TIP OF THE MONTH
To keep cut flowers fresh, make a floral preservative with 1 can of lemon soda and 1 tablespoon of chlorine bleach mixed in 1 gallon of water.
I promised I would give you some information on a specific herb, it’s origins and uses. I really enjoy this part of our newsletter, as I always learn something new and exciting. This month we will discuss:
Latin Name: Serenoa repens (Arecaceae [palm] family)
Other common names: American dwarf palm, cabbage palm, sabal, serenoa
General Description: Saw palmetto is a low-growing North American palm. It grows wild, mainly as isolated plants in the coastal regions of the Carolinas and the Gulf Coast states, and in saw palmetto thickets in Texas. The part of the plant used in medicine is the berry, which has a nutty vanilla like flavor.
Excellent For: American physicians recognized the usefulness of saw palmetto in hormonal regulation as early as 1856. Doctors prescribed teas of whole dried palmetto berries for breast enlargement, muscle building and prostrate problems. Saw palmetto has since gained widespread use by doctors and alternative health practitioners as a safe treatment for prostate disorders. It is useful in treating wasting disorders by redirecting testosterone from stimulating the sex organs to stimulating muscle growth. It also acts as an anti-inflammatory agent.
Some benefits of Saw palmetto for specific health conditions include the following:
Benign prostatic hypertrophy(BPH) and prostate cancer : Herbalist Andrew Chevallier calls saw palmetto the “plant catheter” for its ability to strengthen the neck of the bladder and to reduce enlargement of the prostate, allowing for the free passage of urine. Saw palmetto’s action in this regard has been demonstrated by research. In a double-blind study of thirty men, Italian investigators found that one month’s treatment with saw palmetto extract increased urine flow 1,700 percent more than placebo. A study of 110 men by British researchers found that 320 milligrams of saw palmetto extract daily was five times more effective than placebo in improvong bladder emptying. In addition, the men did not have as much difficulty, discomfort, or pain in urinating as they had before taking the herb, and reported that they did not have to get up at night to urinate as often. The value of saw palmetto in treating prostate enlargement is so widely recognized in Germany that over 90 percent of German men with prostate enlargement are treated with saw palmetto, often in combination with other herbs.
Saw palmetto eases prostate swelling by regulating hormones. If there is an excess of dihydrotestosterone, which stimulates the growth of new cells in the prostate, the prostate can thicken and squeeze the urethra, making urination difficult. Saw palmetto extracts reduce prostate enlargement by reducing the availability of dihydrotestosterone to prostate tissue. Deprived of its hormonal stimulus, cell division in prostate tissue slows. Although saw palmetto prevents the prostate from absorbing dihydrotestosterone, it does not reduce the body’s production of testosterone, which would cause changes in sex drive and sexual performance. Saw palmetto extracts also reduce prostate enlargement by short circuiting the pathways by which inflammation – causing hormones are produced. This action reduces swelling caused by the accumulation of fluid in prostate tissue. It may also account for the fact that saw palmetto extracts offer relief much sooner than their presciption alternatives.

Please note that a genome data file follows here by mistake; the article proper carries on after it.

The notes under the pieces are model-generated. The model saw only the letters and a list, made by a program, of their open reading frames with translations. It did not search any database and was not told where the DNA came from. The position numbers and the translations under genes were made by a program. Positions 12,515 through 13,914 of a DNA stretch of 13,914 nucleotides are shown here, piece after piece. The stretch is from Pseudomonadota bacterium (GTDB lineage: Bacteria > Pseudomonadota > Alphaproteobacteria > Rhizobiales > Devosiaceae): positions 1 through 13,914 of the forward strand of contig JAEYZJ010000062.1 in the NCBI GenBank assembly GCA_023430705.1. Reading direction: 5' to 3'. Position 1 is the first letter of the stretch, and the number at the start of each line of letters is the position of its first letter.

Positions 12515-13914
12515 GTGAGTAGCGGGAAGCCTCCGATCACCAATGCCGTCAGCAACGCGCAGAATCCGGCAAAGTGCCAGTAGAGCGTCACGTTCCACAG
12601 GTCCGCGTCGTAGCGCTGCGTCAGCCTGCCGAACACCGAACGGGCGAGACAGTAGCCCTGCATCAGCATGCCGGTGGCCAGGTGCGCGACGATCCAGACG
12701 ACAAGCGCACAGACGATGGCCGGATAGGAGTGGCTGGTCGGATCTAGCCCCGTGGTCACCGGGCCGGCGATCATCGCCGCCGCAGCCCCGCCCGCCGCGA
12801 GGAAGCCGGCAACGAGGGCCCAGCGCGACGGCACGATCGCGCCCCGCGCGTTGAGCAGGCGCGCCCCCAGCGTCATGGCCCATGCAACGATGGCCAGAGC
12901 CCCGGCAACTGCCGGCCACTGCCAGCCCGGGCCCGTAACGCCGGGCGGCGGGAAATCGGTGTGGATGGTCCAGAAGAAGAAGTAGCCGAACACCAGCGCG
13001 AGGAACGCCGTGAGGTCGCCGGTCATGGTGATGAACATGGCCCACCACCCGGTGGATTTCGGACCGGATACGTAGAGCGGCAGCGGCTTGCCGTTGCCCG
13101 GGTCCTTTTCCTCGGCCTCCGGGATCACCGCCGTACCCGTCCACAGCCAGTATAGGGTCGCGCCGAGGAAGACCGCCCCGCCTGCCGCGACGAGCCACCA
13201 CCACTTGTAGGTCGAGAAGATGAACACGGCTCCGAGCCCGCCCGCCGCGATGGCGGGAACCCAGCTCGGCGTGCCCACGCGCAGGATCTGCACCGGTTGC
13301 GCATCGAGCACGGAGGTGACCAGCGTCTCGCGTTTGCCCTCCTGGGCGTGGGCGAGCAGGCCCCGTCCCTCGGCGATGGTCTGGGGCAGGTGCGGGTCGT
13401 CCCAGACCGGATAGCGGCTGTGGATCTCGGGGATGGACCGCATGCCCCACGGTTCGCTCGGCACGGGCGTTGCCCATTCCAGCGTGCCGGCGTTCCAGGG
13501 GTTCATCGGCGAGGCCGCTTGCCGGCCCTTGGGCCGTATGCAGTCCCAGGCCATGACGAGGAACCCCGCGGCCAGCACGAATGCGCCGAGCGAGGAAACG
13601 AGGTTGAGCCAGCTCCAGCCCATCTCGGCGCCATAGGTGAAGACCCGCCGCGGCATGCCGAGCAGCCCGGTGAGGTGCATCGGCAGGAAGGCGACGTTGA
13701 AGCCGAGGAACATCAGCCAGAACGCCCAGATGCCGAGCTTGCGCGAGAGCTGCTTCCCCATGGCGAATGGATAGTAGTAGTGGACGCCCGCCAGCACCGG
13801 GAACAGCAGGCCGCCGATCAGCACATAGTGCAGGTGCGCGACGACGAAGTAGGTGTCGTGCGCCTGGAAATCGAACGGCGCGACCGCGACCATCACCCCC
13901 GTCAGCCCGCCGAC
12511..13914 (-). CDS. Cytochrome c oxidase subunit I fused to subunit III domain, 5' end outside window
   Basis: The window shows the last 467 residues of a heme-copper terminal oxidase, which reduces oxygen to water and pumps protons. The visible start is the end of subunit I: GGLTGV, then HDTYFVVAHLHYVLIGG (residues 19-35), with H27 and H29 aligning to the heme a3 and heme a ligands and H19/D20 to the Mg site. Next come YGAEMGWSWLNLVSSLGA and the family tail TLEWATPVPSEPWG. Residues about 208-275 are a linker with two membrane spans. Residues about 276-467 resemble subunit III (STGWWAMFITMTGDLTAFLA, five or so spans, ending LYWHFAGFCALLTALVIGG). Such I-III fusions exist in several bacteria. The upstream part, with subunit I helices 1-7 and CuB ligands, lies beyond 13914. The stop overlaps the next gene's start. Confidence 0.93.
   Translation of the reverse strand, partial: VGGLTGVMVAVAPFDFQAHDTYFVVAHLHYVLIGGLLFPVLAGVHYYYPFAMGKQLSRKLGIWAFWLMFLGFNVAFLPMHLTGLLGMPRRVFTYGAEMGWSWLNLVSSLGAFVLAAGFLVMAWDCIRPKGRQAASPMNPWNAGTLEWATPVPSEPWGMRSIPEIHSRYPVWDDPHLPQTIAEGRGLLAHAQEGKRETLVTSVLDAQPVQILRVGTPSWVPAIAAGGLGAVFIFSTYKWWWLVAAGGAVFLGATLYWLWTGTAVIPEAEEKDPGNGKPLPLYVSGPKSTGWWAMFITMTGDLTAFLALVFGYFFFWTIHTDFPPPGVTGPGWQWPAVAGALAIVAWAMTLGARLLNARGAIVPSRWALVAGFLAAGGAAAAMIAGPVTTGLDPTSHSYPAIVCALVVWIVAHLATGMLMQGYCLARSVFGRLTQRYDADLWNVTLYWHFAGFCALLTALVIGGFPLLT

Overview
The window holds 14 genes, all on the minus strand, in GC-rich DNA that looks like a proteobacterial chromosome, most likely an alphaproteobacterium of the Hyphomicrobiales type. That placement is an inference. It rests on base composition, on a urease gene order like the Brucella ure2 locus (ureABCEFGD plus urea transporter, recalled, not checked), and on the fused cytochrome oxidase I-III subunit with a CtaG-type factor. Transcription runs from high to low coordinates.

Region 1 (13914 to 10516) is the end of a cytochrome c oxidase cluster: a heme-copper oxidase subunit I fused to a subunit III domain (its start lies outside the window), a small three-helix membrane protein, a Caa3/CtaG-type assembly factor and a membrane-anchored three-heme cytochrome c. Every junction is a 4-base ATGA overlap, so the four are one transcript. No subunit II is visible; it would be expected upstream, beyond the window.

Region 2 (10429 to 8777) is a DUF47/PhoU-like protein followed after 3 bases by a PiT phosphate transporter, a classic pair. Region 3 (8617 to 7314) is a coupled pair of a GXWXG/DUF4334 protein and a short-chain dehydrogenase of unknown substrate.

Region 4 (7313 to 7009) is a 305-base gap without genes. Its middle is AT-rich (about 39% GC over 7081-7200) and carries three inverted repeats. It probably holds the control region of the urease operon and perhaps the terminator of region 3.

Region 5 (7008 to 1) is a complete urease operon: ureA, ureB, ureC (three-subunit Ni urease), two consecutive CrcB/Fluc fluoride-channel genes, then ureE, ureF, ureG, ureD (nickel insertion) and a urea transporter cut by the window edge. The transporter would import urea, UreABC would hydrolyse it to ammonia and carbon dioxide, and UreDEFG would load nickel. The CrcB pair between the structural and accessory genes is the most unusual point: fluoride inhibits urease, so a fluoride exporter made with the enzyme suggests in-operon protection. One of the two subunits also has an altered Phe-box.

HIV/AIDS: Loss of body mass is a serious and life-threatening complication of AIDS. European herbalists frequently prescribe saw palmetto to people with AIDS and other chronic diseases who are suffering from severe weight loss. Saw palmetto causes the muscle-building hormones dihydrotestosterone to be blocked from receptor sites in the sex organs and in tissues producing secondary sex characteristics, and instead to stimulate the deposit of proteins into muscle tissue.
Menopause-related problems: Hirsutism, or excessive growth of body hair, is a side effect produced by excess testosterone levels in women. This is a condition that may occur at menopause. It is likely that fat-soluble steroids in saw palmetto keep hair follicles from being stimulated by dihydrotestosterone. Unlike the prescription medication often prescribed for hirsutism, finasteride (Propecia), saw palmetto reduces excess hair growth without reducing levels of either testosterone or estrogen on the bloodstream.
CONTRAINDICATIONS: Saw palmetto is available as a tablet or saw palmetto liposomes. For prostate conditions, it is often combined with pygeum. There is some disagreement among experts as to whether saw palmetto berries offer the same benefits as saw palmetto extract. At least 3 to 4 grams of freeze dried palmetto berries are required to provide the same amount of active ingredients as a standard 320 milligram dose of saw palmetto extract. Saw palmetto berries frequently cause diarrhea, and in rare cases saw palmetto extract can cause stomach upset. It may take four to six weeks to determine if the herb is helping, using either the berries or the herb.
Saw palmetto should not be used to treat urinary problems without first consulting your family physician. Men taking the drugs finasteride (Propecia, Proscar) should inform their doctors if they are also taking saw palmetto, as dosages may have to be adjusted. Some drug interaction experts suggest that women who are pregnant or may become pregnant should not handle saw palmetto tablets and avoid finasteride. Also, since saw palmetto berries have both estrogenic and antiestrogenic activity, women taking birth control pills or hormone replacement therapyshould avoid all saw palmetto products.
This concludes another exciting issue of Natural Health. REMEMBER YOU HAVE TO READ TO WIN!